Each product is actually a directory under your Zope installation directory in lib/python/Products. The Sessions product is under lib/python/Products/Sessions, while the Transience product is in lib/python/Products/Transience. (I installed Zope under /usr/local/zope/ on my system, so Sessions is actually in /usr/local/zope/lib/python/Products/Sessions/.) A product directory contains Python code, text files and directories, including:
__init__.py: this is what Zope scans and executes when it loads your module. Among other things, the initialize method in __init__.py invokes context.registerClass, which (as its name implies) tells Zope that your product exists, what text to display in the Add menu on the /manage screen (with the meta_type parameter) and how to create a new instance of your product when the Add button has been pressed (with the constructors parameter).
README.txt: as its name implies, this is the README file for a particular product. Clicking on a product name from within the control panel will display a README tab, among others. This tab allows you to look at README.txt without having to look at the filesystem. If the product directory contains no file named README.txt, then no README tab will appear at the top of the screen.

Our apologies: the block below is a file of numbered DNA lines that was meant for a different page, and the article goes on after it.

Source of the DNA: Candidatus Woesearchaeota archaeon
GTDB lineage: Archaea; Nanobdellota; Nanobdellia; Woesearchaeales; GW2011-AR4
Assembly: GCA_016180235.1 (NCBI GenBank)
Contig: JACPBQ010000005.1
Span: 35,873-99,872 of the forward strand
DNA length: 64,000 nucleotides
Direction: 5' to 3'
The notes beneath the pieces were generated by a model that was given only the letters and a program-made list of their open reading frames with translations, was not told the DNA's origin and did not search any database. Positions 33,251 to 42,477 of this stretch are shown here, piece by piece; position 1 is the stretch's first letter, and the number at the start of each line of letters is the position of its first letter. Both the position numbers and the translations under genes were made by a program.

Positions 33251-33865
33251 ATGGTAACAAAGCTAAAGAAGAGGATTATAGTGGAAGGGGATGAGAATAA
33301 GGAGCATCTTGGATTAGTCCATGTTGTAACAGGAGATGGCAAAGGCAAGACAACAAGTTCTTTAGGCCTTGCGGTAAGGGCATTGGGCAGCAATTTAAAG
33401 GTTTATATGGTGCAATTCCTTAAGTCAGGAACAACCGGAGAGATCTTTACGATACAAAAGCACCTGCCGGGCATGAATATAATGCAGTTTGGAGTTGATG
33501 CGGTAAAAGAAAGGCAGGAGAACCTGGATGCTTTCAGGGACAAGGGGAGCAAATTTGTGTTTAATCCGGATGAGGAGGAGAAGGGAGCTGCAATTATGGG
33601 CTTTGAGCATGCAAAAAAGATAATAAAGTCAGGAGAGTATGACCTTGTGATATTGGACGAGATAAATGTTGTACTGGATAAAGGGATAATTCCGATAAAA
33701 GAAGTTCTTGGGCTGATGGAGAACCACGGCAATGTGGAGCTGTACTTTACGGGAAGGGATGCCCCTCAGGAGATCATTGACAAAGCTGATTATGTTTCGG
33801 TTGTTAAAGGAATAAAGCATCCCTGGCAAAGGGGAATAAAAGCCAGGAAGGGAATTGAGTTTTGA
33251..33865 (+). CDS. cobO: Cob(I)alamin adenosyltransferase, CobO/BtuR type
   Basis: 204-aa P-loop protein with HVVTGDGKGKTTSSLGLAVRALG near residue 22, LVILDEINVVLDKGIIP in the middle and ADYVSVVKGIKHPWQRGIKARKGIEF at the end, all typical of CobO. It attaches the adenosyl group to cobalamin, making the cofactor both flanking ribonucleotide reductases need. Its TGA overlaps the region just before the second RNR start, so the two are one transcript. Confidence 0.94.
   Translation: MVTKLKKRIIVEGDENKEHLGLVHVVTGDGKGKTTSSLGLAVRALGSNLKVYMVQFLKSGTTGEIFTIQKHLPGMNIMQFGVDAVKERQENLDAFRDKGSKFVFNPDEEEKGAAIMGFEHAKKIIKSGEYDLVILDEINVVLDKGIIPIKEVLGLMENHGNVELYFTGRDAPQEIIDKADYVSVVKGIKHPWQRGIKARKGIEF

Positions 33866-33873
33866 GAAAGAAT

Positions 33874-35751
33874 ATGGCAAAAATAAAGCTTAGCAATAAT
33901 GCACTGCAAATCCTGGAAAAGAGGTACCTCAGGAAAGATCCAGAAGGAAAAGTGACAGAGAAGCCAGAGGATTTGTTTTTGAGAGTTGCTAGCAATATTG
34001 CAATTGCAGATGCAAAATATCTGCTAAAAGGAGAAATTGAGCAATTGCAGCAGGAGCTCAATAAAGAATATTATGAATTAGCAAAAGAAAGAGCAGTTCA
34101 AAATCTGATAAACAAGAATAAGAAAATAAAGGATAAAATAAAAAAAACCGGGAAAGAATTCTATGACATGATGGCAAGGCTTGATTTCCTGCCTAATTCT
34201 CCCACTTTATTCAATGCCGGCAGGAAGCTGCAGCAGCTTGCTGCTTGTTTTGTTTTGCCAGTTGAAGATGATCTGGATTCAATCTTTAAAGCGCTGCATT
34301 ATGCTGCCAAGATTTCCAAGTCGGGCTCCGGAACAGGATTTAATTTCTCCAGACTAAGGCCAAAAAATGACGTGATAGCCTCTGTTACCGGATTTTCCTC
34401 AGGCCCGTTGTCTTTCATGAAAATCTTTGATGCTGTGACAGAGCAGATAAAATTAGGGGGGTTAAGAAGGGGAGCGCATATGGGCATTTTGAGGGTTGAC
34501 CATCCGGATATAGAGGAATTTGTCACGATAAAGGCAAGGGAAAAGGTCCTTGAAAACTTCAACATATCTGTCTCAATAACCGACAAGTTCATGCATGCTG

version.txt: this file contains the name and current version number of your product, separated by minus signs (-). Version 1.2.3 of the product Foo thus will have a version.txt with the following contents: Foo-1-2-3. This version information is displayed in the control panel.
Help files: a product may contain a help directory, which contains the text displayed by Zope when you click on the help link. Help files are often written using structured text, a minimalist formatting system similar in spirit to Perl's POD documentation system. Structured text is easy to write with a simple text editor and equally easy to read with a standard Linux tool like less.
Zope only looks at the current list of products when it starts up. This means that if you install a new product, you will need to restart your Zope server. This is done most easily from within the control panel.
Practical Task Scheduling Deployment